10. Pavlo R. Blavatskyy & Ganna Pogrebna, 2010. "Models of stochastic choice and decision theories: why both are important for analyzing decisions," Journal of Applied Econometrics, John Wiley & Sons, Ltd., John Wiley & Sons, Ltd., vol. 25(6), pages 963-986.
  11. Andrew Caplin & Mark Dean & Daniel Martin, 2011. "Search and Satisficing," American Economic Review, American Economic Association, American Economic Association, vol. 101(7), pages 2899-2922, December.
  12. Nakajima, Daisuke & Masatlioglu, Yusufcan, 2013. "Choice by iterative search," Theoretical Economics, Econometric Society, Econometric Society, vol. 8(3), September.
  13. George J. Stigler, 1961. "The Economics of Information," Journal of Political Economy, University of Chicago Press, University of Chicago Press, vol. 69, pages 213.
  14. Caplin, Andrew & Dean, Mark, 2011. "Search, choice, and revealed preference," Theoretical Economics, Econometric Society, Econometric Society, vol. 6(1), January.
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Cited by:
  1. Elena Reutskaja & Rosemarie Nagel & Colin F. Camerer & Antonio Rangel, 2011. "Search Dynamics in Consumer Choice under Time Pressure: An Eye-Tracking Study," American Economic Review, American Economic Association, American Economic Association, vol. 101(2), pages 900-926, April.
  2. Caplin, Andrew & Dean, Mark, 2011. "Search, choice, and revealed preference," Theoretical Economics, Econometric Society, Econometric Society, vol. 6(1), January.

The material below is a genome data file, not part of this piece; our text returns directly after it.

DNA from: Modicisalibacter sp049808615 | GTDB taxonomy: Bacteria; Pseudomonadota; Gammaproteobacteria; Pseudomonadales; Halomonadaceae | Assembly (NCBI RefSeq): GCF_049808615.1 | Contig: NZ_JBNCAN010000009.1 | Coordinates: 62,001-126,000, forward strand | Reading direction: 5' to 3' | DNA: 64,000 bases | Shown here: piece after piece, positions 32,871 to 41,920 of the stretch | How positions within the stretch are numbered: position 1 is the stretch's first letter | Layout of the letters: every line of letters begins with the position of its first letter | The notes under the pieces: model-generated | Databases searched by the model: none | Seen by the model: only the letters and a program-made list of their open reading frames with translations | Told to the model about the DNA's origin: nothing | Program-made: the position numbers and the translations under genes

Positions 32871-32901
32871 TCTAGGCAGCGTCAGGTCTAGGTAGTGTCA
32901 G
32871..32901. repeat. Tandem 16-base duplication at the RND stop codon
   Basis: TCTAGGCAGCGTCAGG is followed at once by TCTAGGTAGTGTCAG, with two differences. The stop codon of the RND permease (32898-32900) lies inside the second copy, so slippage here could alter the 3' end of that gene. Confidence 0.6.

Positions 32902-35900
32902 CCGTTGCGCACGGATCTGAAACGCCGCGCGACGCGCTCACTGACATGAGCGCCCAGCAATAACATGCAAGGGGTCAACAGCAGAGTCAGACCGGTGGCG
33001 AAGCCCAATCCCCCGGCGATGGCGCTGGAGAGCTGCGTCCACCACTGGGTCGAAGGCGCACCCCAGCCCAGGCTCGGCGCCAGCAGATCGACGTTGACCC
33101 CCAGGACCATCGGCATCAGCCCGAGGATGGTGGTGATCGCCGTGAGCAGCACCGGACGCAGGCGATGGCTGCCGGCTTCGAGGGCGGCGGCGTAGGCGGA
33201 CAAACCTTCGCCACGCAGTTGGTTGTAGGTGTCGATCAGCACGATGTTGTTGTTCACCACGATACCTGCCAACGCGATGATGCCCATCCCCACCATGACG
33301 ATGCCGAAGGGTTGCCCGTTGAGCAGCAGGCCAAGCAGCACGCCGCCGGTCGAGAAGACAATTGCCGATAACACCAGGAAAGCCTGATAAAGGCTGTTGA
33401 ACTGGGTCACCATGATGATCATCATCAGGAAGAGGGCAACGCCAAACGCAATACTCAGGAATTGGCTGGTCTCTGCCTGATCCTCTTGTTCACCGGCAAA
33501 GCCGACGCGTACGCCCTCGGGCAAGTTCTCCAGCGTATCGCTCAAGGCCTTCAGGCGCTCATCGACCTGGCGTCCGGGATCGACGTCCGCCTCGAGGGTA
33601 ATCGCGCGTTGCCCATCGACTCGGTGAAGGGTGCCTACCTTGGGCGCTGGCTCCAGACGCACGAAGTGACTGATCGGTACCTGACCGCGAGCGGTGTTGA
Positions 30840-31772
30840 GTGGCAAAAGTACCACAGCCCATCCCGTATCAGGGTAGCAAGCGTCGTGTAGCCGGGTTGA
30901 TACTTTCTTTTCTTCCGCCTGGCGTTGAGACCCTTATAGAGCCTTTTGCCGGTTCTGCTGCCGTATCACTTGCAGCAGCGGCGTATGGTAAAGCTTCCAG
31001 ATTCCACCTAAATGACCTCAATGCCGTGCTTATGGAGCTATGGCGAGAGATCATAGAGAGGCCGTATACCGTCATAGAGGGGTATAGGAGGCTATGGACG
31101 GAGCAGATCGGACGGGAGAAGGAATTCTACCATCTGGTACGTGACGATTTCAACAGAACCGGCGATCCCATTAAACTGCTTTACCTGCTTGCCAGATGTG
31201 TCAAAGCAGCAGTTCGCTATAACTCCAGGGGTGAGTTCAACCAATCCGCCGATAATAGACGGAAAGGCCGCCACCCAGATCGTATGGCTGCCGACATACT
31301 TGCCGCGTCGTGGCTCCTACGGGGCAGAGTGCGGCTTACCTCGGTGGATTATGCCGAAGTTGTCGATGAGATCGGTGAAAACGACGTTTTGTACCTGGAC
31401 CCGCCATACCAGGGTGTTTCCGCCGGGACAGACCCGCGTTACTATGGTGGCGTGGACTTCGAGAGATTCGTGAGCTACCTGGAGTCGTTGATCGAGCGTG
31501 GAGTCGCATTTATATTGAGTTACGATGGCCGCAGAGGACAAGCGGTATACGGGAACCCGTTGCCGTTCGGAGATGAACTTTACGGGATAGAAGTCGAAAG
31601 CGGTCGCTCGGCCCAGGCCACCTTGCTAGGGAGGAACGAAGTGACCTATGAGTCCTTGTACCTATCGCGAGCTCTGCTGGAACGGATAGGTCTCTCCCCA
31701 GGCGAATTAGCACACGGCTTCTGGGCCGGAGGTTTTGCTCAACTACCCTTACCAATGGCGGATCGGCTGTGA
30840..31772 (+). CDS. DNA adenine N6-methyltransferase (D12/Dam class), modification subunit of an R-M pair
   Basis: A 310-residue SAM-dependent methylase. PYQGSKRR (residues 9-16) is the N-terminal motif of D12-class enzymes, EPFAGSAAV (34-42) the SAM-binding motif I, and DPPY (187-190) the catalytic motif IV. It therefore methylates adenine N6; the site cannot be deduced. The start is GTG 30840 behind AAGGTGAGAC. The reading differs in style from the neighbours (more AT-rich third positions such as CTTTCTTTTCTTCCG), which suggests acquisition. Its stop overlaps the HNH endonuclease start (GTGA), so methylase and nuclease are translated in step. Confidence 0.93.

3. Andrew Caplin & Mark Dean, 2014. "Revealed Preference, Rational Inattention, and Costly Information Acquisition," NBER Working Papers 19876, National Bureau of Economic Research, Inc.
  4. Daniela Di Cagno & Tibor Neugebauer & Carlos Rodriguez-Palmero & Abdolkarim Sadrieh, 2014. "Recall Searching with and without Recall," Working Papers, Economics Department, Universitat Jaume I, Castellón (Spain) 2014/14, Economics Department, Universitat Jaume I, Castellón (Spain).
  5. Andrew Caplin & Mark Dean & Daniel Martin, 2011. "Search and Satisficing," American Economic Review, American Economic Association, American Economic Association, vol. 101(7), pages 2899-2922, December.
  6. Papi, Mauro, 2013. "Satisficing and maximizing consumers in a monopolistic screening model," Mathematical Social Sciences, Elsevier, Elsevier, vol. 66(3), pages 385-389.
  7. Andrei Gomberg, 2011. "Vote Revelation: Empirical Characterization of Scoring Rules," Working Papers, Centro de Investigacion Economica, ITAM 1102, Centro de Investigacion Economica, ITAM.
  8. Yusufcan Masatlioglu & Daisuke Nakajima & Erkut Ozbay, 2009. "Revealed Attention," NajEcon Working Paper Reviews 814577000000000409, www.najecon.org.
  9. Papi, Mauro, 2012. "Satisficing choice procedures," Journal of Economic Behavior & Organization, Elsevier, vol. 84(1), pages 451-462.
  10. Axel Sonntag, 2013. "Search Costs in Consumer Product Choice: Does Delaying the Provision of Information increase Choice Efficiency?," Working Paper series, University of East Anglia, Centre for Behavioural and Experimental Social Science (CBESS), School of Economics, University of East Anglia, Norwich, UK. 13-05, School of Economics, University of East Anglia, Norwich, UK..